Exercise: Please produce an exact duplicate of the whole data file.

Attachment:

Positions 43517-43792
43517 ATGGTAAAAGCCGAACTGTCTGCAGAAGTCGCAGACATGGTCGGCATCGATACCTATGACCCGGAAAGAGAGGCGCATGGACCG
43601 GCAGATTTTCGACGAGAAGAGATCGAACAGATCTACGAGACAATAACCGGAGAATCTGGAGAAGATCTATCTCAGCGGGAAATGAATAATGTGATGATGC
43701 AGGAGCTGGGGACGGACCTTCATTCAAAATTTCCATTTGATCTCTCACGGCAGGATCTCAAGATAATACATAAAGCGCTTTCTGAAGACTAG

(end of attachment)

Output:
Positions 43517-43792
43517 ATGGTAAAAGCCGAACTGTCTGCAGAAGTCGCAGACATGGTCGGCATCGATACCTATGACCCGGAAAGAGAGGCGCATGGACCG
43601 GCAGATTTTCGACGAGAAGAGATCGAACAGATCTACGAGACAATAACCGGAGAATCTGGAGAAGATCTATCTCAGCGGGAAATGAATAATGTGATGATGC
43701 AGGAGCTGGGGACGGACCTTCATTCAAAATTTCCATTTGATCTCTCACGGCAGGATCTCAAGATAATACATAAAGCGCTTTCTGAAGACTAG